Thursday, February 03, 2011

Why I still think breakfast's part of weight management.


Much ado has been made of a recent study that suggested that eating large breakfasts added to total daily calorie counts with pretty much all coverage suggesting that folks trying to lose weight should think twice about having it, or more specifically, how much of it.

The study, published in advance of print in Nutrition Journal, monitored the dietary intake of 280 obese and 100 normal weight subjects for 10-14 days. Researchers were interested in total daily energy intake as a function of total daily breakfast calories.

Right off the bat this was a strange study as it would seem that virtually all of the subjects were eating 3 meals and 2 snacks daily - a pattern of eating that is not one I see regularly. Of the literally thousands of patients whose eating patterns I've explored, I'd venture a guess that 3 meals and between meals snacks were a regular and consistent pattern in no more than 10% of them. Of course this study was conducted in Germany and my practice population is Canadian, so perhaps this concern is unfounded in that perhaps Germans are great snackers and don't skip meals.

Ultimately the study concluded that in both normal weight and obese individuals who are weight stable, higher breakfast calories resulted in higher total daily calories.

The problem I have is that there are far more variables than simply breakfast that determine total daily satiety and satiety has a great deal of bearing on total daily intake as hunger will impact dietary quantity and choice. Other things that matter a great deal? Macronutrient distribution, timing of meals and snacks, sports nutrition and minimums of calories per meals and snack.

Folks reporting on this study have basically been telling people that if they want to lose weight, they should just eat less for breakfast. Of course telling someone to simply take what they're currently eating and eat less (for breakfast) falls into that nonsensical, oversimplified, nightmare on ELMM (eat less, move more) street scenario whose value and worth we all know too well. Moreover, according to news reports on the study, the primary driver of higher calories for breakfast was bread, which if refined, ain't going to help satiety much either and therefore perhaps it's not surprising that high breakfast calories led to great total weights as loading up on bread for breakfast will certainly impact total calories, but might not impact satiety and consequently not impact on rest of day eating patterns.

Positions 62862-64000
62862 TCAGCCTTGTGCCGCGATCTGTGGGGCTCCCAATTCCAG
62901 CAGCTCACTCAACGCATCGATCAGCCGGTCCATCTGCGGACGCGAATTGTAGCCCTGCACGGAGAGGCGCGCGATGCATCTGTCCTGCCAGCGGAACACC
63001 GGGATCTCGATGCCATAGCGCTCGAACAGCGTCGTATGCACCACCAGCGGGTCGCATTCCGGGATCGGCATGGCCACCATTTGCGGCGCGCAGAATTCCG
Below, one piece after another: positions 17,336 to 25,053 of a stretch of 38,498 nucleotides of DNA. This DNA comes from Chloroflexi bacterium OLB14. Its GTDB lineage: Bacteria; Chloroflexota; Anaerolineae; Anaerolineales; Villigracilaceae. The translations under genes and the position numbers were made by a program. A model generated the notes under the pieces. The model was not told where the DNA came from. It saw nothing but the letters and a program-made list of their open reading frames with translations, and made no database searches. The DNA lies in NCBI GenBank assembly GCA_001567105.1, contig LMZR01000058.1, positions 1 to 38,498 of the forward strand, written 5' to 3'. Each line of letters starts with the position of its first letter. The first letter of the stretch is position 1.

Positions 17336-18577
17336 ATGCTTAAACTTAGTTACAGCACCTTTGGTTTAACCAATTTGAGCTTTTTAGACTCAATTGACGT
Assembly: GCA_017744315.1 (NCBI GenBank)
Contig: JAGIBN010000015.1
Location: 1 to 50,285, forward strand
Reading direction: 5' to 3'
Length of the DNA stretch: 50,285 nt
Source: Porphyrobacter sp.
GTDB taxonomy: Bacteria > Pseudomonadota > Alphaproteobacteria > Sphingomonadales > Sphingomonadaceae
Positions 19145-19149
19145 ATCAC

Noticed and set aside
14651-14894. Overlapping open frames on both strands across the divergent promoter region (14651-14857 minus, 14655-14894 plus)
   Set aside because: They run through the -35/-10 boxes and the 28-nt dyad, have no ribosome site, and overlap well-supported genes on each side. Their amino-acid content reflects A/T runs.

So is breakfast importance in weight management? Well 78% of the National Weight Control Registry eat breakfast daily. For those who aren't familiar, registrants have lost on average 67lbs and kept them off for over 5.5 years. They're great at managing their weight and while that number very clearly states that 22% of registrants don't eat breakfast daily, that the vast majority does speaks directly to breakfast's importance to most folks' long term strategies.

So while an interesting result and one perhaps worthy of further study in a population that's actually trying to lose weight, the fact that normal weight or obese individuals who have had stable weights for at least a year, eat more total daily calories on days they have larger breakfasts, doesn't change the fact that my recommendation for folks trying to lose weight is for breakfasts of at least 300 calories (though certainly >500 calories is probably overkill), consumed within 30-60 minutes of waking and containing a good source of protein, followed by well organized meals and snacks throughout the remainder of the day.

Schusdziarra, V., Hausmann, M., Wittke, C., Mittermeier, J., Kellner, M., Naumann, A., Wagenpfeil, S., & Erdmann, J. (2011). Impact of breakfast on daily energy intake - an analysis of absolute versus relative breakfast calories Nutrition Journal, 10 (1) DOI: 10.1186/1475-2891-10-5

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